The image of the nurse as ‘invincible healer’ acted as calming device for whole populations during the 1918/19 flu pandemic.
British nurses donned uniforms and veils, and presented themselves as both military heroines and self-sacrificing angels. Evidence from media such as newspapers, journals, novels and film indicate that people were genuinely moved by these powerful exemplars of hope and civic duty, and were thus enabled to practise a form of collective resilience.
Yet, the calm, cool and courageous image of the early-twentieth-century nurse belied the pressure she was under, and many nurses became severely traumatised as a result of their wartime experiences. These talks will explore not only the mirage of safety and control presented by nurses, but also the toll this mask of resilience took upon the human being behind it. Beyond this, it will examine the extent to which nurses were enabled to recover from the trauma they experienced, and what we can learn from this regarding the impact of the 2020 COVID-19 Pandemic.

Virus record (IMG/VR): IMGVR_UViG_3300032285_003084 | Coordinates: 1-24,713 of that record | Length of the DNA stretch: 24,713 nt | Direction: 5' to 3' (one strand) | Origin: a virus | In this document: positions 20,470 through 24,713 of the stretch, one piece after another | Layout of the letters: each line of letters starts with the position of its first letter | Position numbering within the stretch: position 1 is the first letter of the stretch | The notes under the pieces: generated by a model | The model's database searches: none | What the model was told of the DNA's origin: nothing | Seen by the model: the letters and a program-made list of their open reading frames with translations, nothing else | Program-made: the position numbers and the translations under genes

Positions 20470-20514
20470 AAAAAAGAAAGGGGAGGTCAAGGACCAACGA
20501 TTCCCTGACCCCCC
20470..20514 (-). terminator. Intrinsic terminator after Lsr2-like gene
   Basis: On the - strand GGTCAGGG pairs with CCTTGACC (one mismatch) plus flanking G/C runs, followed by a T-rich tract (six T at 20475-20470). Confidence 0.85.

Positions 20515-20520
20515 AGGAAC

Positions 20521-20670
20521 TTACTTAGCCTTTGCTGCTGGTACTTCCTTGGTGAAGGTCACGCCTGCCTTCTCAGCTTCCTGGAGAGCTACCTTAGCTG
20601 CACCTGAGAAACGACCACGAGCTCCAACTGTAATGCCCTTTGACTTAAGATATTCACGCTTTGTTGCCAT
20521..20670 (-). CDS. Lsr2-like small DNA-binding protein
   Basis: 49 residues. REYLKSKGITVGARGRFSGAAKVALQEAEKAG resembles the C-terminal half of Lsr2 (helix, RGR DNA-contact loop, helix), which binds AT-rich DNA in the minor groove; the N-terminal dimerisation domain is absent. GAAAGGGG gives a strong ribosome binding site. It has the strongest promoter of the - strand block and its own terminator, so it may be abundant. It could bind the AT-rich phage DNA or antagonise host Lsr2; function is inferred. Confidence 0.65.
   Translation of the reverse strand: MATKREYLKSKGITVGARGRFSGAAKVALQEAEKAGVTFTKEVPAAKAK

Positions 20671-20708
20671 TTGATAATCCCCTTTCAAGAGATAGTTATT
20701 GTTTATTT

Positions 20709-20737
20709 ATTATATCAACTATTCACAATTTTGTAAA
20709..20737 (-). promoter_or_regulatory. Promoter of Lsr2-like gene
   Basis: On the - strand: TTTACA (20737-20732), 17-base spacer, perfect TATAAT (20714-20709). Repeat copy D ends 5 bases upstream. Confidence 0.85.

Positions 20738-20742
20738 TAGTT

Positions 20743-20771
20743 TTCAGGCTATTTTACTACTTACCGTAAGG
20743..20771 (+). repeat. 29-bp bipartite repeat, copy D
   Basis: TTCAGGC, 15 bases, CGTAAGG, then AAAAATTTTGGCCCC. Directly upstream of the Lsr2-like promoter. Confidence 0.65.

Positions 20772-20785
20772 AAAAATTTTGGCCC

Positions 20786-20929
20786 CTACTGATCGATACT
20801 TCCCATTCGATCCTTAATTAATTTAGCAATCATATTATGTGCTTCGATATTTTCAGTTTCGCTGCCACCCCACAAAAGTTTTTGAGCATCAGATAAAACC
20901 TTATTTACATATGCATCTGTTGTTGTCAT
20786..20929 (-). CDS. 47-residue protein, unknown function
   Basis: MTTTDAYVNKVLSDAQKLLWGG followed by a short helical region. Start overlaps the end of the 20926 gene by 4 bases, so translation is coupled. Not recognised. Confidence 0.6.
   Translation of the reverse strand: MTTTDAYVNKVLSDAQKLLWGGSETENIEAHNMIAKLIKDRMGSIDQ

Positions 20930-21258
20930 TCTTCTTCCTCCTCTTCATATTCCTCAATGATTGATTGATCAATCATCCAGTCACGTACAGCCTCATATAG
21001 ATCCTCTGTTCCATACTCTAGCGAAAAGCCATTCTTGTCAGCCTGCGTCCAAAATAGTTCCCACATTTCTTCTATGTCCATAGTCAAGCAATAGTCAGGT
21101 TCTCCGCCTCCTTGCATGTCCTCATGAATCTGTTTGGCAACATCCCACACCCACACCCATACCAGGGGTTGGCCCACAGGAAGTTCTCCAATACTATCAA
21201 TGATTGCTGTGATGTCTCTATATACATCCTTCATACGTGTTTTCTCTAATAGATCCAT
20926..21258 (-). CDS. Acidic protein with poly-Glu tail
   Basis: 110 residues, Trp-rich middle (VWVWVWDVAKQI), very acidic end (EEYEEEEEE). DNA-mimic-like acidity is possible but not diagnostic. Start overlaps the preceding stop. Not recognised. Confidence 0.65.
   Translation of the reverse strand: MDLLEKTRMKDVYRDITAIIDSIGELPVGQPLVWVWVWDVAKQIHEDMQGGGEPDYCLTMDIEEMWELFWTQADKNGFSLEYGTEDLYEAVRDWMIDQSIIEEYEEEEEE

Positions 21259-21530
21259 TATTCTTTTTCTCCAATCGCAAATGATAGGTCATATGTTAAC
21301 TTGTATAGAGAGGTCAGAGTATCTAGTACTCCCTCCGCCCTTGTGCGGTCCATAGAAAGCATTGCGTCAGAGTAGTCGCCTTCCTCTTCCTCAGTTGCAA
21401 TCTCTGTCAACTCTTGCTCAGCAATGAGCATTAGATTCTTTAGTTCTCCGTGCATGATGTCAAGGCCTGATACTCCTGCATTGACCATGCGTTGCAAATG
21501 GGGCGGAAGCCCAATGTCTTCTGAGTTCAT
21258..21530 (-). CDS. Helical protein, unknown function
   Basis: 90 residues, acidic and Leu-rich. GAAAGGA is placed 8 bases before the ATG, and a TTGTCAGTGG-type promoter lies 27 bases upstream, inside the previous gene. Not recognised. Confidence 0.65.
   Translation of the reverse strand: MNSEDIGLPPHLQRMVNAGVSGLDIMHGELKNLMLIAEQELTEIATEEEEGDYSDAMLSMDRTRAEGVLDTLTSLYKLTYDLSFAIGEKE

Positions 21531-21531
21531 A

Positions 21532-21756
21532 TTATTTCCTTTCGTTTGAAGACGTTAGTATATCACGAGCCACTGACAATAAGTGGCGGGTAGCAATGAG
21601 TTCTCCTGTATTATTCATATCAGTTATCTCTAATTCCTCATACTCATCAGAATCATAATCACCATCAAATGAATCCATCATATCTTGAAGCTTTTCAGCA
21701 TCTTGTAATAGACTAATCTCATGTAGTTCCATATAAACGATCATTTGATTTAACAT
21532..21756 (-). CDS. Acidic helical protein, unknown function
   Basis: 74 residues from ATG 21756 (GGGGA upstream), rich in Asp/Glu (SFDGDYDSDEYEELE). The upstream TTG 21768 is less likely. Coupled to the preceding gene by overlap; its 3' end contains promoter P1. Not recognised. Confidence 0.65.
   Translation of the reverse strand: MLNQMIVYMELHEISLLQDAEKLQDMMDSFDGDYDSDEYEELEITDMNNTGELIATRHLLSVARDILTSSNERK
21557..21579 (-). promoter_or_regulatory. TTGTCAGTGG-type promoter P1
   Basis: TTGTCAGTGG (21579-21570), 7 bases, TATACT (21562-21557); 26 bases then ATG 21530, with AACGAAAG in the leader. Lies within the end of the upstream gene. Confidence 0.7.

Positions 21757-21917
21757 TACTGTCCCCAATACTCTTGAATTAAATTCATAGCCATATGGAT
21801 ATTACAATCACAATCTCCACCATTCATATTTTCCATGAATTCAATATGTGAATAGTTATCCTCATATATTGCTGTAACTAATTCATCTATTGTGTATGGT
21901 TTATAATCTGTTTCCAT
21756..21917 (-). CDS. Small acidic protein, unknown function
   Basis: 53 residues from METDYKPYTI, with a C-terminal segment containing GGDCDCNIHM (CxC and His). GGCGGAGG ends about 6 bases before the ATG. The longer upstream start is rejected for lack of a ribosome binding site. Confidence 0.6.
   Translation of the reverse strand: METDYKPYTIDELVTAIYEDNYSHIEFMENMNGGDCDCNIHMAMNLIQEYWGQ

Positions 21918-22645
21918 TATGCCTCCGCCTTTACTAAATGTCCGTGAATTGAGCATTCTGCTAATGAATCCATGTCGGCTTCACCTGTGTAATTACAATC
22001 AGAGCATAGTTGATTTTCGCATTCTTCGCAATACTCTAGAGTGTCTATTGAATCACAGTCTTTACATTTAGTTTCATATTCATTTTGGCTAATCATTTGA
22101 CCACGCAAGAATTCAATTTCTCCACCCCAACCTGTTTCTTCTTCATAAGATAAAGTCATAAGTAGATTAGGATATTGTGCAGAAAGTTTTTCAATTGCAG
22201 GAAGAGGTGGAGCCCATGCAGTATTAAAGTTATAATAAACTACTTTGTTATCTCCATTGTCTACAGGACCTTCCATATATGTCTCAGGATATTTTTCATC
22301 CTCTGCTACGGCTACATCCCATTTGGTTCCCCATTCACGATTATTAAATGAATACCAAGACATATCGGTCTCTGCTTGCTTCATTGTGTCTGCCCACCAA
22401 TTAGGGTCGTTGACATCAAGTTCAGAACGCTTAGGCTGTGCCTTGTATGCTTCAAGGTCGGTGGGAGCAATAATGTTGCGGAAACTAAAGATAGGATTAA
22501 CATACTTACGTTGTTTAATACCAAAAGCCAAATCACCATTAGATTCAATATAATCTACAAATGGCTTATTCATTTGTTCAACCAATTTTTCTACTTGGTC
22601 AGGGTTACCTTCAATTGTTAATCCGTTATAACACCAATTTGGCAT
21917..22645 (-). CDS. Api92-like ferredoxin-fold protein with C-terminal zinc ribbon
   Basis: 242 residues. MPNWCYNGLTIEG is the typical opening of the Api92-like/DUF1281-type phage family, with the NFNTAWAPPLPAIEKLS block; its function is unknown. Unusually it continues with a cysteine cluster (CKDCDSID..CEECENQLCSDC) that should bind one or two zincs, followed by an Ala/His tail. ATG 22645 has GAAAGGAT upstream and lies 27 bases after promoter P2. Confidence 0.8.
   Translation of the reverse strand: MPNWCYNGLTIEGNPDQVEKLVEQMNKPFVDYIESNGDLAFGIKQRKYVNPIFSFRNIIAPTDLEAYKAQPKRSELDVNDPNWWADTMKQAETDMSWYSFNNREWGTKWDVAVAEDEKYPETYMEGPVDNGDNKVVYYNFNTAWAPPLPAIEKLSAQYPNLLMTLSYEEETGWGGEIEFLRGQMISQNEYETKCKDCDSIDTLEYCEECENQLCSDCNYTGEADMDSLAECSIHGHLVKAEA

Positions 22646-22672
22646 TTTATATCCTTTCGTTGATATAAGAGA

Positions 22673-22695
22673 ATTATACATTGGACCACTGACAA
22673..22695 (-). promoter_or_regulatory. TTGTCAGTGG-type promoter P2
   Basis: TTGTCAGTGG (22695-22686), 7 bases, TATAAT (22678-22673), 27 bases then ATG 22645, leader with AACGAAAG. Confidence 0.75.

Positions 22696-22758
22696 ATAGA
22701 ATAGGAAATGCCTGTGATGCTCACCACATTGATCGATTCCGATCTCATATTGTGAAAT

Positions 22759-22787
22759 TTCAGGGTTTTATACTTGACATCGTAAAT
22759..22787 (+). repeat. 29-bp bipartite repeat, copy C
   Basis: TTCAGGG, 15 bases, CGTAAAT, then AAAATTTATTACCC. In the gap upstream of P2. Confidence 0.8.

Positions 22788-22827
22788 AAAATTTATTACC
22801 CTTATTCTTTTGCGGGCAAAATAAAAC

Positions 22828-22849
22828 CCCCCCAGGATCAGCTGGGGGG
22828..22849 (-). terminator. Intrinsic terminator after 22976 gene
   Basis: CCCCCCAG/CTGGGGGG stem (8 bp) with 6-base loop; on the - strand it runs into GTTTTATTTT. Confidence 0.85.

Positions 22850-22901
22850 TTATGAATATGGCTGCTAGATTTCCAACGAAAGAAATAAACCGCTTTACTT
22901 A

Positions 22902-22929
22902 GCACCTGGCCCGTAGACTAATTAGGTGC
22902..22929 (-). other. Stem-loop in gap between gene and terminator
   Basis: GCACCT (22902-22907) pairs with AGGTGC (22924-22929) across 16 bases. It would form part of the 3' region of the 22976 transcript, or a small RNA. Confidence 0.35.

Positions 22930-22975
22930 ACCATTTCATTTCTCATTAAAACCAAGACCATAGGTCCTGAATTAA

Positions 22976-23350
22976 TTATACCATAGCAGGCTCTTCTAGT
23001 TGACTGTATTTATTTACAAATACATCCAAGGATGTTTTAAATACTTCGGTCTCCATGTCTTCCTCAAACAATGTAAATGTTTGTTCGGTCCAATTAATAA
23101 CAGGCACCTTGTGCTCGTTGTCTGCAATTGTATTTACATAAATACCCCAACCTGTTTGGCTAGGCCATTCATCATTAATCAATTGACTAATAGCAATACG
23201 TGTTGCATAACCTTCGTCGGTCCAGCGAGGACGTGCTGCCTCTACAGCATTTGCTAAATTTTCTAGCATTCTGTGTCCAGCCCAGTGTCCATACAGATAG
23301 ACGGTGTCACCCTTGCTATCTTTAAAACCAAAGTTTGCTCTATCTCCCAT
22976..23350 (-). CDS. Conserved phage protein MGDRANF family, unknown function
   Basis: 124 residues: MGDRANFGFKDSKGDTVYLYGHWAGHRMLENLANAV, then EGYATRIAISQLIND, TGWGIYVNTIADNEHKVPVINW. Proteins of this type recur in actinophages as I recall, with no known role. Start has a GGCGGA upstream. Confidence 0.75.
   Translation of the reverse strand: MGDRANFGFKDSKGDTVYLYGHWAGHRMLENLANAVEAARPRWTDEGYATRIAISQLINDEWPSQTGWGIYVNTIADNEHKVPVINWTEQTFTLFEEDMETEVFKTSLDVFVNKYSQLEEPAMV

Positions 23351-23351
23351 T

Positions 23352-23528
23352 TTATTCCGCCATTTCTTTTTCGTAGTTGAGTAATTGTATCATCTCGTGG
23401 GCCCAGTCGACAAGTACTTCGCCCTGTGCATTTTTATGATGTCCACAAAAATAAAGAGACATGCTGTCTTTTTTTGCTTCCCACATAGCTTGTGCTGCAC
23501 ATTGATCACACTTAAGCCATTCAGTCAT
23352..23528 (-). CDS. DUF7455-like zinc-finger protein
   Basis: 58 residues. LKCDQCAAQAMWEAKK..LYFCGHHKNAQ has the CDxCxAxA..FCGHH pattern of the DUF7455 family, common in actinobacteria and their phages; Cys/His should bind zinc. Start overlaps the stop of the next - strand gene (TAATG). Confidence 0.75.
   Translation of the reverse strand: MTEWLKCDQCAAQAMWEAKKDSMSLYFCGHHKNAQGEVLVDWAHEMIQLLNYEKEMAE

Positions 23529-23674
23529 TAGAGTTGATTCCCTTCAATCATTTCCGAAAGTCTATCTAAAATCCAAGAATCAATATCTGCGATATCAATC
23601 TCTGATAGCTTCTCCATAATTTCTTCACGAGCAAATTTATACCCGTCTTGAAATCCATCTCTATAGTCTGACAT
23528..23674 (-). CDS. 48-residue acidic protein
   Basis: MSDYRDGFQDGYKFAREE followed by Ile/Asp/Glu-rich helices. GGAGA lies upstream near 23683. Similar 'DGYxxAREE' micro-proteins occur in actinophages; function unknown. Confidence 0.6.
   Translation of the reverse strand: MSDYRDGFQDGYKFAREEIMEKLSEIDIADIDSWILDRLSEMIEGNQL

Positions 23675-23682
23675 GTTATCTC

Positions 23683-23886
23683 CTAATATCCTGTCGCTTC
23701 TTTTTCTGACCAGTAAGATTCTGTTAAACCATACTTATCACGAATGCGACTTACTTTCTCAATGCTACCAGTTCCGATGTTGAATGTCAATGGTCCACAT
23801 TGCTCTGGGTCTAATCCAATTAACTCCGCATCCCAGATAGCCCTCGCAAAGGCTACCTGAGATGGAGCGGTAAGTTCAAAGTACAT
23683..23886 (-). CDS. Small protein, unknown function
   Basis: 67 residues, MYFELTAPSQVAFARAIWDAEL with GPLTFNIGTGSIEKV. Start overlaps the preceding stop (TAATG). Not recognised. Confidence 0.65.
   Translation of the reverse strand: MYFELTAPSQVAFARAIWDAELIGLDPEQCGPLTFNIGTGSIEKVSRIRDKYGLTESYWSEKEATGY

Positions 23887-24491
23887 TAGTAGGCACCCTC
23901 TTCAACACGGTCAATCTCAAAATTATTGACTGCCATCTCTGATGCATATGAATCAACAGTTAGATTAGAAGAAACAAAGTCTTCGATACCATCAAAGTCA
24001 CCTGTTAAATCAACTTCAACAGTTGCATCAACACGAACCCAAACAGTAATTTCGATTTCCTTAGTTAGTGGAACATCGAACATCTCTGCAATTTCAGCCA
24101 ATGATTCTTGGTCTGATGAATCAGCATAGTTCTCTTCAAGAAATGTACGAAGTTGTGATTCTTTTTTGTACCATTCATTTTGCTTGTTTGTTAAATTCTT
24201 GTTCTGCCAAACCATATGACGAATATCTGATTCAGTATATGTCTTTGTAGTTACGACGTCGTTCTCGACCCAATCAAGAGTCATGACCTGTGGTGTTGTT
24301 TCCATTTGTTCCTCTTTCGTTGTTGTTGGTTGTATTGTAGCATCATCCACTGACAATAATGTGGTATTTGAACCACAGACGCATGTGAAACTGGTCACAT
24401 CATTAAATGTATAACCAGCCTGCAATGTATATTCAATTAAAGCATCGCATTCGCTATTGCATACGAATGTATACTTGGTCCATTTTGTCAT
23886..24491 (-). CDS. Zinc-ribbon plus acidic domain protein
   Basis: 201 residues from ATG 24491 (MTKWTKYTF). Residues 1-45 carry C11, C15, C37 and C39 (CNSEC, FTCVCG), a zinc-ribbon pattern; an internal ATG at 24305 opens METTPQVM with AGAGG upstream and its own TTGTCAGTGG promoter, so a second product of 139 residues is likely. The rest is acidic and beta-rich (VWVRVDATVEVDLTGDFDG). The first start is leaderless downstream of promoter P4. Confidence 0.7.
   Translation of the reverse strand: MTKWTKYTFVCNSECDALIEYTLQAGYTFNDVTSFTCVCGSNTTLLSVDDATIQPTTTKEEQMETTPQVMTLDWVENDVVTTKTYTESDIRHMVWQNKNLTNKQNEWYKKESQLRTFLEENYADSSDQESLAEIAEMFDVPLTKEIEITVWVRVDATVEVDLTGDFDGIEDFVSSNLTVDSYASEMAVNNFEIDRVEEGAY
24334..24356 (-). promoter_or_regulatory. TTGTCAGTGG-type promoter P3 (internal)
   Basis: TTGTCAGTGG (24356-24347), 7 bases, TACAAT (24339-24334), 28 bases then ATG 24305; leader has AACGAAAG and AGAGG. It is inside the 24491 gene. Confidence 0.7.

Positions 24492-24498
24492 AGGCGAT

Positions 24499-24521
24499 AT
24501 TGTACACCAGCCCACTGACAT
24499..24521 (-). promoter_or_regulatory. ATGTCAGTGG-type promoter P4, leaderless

This event explores new research by speakers Christine Hallett, Olivia Gordon and Amanda Gwinnup (University of Huddersfield), with reflections on contemporary experiences by historian and healthcare assistant Kelly Swaby.
Please register to attend, and a link will be circulated in advance with instructions on how to join the meeting. All tickets must be booked individually.
Image: Staff at Hampstead Hospital during the 1918-19 flu pandemic
Page last updated - 01/06/2020